1. “The reason I like to tell this story is to educate the incoming generation.”
Famatta, 39, was 22 when the conflict in Liberia threatened to spill into her village. Along with her brother and father she attempted to leave, heading for relative safety in Bomi county. Famatta and her family were taken aside where Famatta was brutally raped and assaulted by three men, whilst her father forced to watch. The injuries she sustained left her unable to walk properly. She has since been diagnosed as HIV positive. Famatta’s attackers have never been brought to justice.
“The reason I like to tell this story is to educate the incoming generation,” she says.
“I believe it would help them to see women like me who have passed through it and are still alive. Even though I am HIV positive, it will help save many young people.
The only thing I want the international community to do is to pass a law to stop violence against women, because it is terrible.”
2. “I wanted to explore how gender identities shift when war occurs.”
Last year photojournalist Francesca Tosarelli travelled to the Democratic Republic of Congo. She met rebel groups and created “Ms. Kalashnikov,” a photo series about the largely unknown subgroups in the African rebel scene.
She says: “I wanted to explore how gender identities shift when war occurs: how women move from mothers and daughters to killers.” The photos are stunning:
As Foreign Office minister Mark Simmonds pointed out at the conference, there are 250,000 child soldiers in the world. A third of them are female.
Among the women she met was Colonel Fanette Umuraza, a senior member of the M23 rebel group. She is a 32-year-old with a university degree in political science, who idolises Angela Merkel and Joan of Arc. She’s a proven fighter, and men under her command stand at her attention.
3. “I want leaders to make sure rape stops.”
Rita (name changed to protect identity), 16, was raped by a 23 year old well respected man in her community who she went to for help with her school work. After the attack he told her not to tell anybody, but her father noticed her behaviour had changed and pressed her on it. When she admitted what happened he took her to the local health centre and police who referred her to THINK. Her father wanted her to get support to overcome the ordeal.
“The safe house is advising me, taking care of me giving me food and teaching me to cook,” she says.
The perpetrator is now in prison and Rita’s family have been persistent in following up with police. She says her mother did not say anything when she told her what had happened.
“I want rape to stop. I want leaders to make sure rape stops. I want to be a doctor and attend to girls in a similar condition to me,” Rita says.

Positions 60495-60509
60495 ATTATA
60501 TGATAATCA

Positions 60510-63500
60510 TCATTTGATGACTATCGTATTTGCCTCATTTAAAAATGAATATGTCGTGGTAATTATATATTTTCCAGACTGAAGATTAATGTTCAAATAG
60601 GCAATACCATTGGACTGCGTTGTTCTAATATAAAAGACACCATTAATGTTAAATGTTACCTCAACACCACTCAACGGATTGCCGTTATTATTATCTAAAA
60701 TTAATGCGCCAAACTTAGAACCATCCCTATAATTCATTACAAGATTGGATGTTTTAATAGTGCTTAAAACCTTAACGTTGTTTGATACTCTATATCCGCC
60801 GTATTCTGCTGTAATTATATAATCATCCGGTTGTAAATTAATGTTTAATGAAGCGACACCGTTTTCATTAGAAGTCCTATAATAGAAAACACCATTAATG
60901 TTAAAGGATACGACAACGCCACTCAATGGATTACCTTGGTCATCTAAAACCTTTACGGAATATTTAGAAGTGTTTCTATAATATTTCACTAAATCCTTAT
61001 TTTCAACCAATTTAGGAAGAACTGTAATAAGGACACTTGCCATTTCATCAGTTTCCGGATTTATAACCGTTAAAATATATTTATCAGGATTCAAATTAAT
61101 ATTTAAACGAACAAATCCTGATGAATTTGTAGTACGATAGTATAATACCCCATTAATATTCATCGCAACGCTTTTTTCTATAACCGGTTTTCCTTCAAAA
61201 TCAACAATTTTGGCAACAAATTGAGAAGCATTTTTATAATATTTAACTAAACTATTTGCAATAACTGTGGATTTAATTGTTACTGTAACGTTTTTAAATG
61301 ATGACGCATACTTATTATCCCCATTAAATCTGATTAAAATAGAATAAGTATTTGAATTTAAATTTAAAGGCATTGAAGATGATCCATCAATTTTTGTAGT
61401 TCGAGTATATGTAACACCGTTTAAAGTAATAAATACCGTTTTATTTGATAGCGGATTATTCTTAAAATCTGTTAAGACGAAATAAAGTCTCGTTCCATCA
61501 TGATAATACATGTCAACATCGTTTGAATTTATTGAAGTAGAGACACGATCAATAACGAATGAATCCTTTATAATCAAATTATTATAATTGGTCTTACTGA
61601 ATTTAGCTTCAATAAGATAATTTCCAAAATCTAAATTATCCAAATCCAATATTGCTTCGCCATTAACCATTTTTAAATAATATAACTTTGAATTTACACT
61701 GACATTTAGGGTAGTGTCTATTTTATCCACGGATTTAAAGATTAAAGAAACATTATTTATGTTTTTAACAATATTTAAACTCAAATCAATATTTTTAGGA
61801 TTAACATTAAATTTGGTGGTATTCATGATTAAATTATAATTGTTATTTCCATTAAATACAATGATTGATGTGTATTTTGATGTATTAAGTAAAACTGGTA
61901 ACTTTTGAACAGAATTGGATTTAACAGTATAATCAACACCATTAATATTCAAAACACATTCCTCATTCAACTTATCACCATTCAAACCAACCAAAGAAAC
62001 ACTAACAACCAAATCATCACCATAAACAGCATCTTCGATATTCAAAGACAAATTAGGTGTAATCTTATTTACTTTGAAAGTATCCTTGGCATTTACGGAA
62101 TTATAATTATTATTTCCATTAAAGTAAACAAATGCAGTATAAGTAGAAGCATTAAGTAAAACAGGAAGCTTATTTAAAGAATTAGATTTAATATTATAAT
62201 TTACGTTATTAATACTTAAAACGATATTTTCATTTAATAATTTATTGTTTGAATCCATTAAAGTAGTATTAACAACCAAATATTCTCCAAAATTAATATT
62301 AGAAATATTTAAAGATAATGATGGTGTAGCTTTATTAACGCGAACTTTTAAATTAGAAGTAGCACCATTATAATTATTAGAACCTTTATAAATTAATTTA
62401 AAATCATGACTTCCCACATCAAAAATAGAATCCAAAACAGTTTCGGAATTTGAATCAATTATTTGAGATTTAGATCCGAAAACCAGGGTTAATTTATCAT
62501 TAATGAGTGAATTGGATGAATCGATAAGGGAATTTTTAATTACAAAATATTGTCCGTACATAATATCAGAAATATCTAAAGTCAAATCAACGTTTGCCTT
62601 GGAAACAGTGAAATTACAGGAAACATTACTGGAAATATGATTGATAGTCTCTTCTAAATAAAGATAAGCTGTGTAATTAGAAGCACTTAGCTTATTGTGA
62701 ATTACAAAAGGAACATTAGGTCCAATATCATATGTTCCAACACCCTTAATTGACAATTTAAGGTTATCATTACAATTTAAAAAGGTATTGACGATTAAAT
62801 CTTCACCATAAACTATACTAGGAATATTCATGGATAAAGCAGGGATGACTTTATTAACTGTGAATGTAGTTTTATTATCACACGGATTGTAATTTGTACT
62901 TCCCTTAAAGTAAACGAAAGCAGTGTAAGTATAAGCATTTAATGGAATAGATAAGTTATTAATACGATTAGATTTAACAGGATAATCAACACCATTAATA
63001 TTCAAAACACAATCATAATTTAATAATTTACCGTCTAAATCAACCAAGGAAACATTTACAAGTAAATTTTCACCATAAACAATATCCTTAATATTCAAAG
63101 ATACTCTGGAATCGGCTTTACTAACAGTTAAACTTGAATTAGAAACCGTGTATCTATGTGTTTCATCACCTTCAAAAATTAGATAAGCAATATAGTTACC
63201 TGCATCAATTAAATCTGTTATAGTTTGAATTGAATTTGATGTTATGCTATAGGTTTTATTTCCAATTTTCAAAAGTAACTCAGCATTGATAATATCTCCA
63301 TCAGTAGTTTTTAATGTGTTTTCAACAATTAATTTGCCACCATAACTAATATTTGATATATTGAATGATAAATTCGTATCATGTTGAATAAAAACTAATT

4. “Bosnia has been let down.”
Lejla Damon was born after her mother, a Bosnian Muslim, was raped repeatedly by a Serb soldier in a concentration camp. She was later adopted by two Londoners, Siân and Dan Damon, who had filmed her mother after the birth in a Sarajevo hospital, saying that she wanted to strangle her child.
“I sat with my dad and watched the video. It was very hard to take,” she told the conference. “I visited Bosnia and saw the scars of war and found my birth certificate. I wasn’t born in a maternity ward because it had been bombed. Sexual violence has to be tackled head on and the perpetrators brought to justice, but Bosnia has been let down in that regard.”
She now works for the charity War Child. She said it was important to speak about all survivors of sexual violence, including children born as a result, and male victims, to work out how to prevent it.
5. “I saw people being killed with my own eyes.”
Emma (name changed to protect identity), 12, at the Save the Children offices in Goma, DRC.
Her family were recently displaced by inter-ethnic violence that came to her village, during which Emma witnessed people being killed, including her uncle. During the displacement, Emma injured her foot. One day after the displacement, Emma was going out to the fields with her friends and mother and was unable to keep up due to her injured foot. She was left behind and was cornered by a soldier who threatened her with her life and raped her. She escaped the soldier after the rape but has had no access to medical or psycho-social care. She continues to go to school but has not told any of her friends for fear of them telling other people.
6. “I know that girls are targeted for men’s satisfaction.”
In 2002, Polline Akello was abducted by militiamen in Uganda when she was 14 years old.
She told the conference: “My parents’ home was destroyed, my brother was taken away. I saw people being raped and killed. I suffered sexual violence too. I became pregnant and I lost my baby while I was in the bush. I saw young girls delivering babies while there was the sound of gunshots in the background. I had no food, nowhere to sleep, no hospitals to go to. I knew that was the end of my life.
“I ended up in Nairobi hospital. War Child help me escape the rebels. We have to act on this problem: it needs to be eradicated in every country. I come from an area destroyed by war. I know that girls are targeted for men’s satisfaction.”
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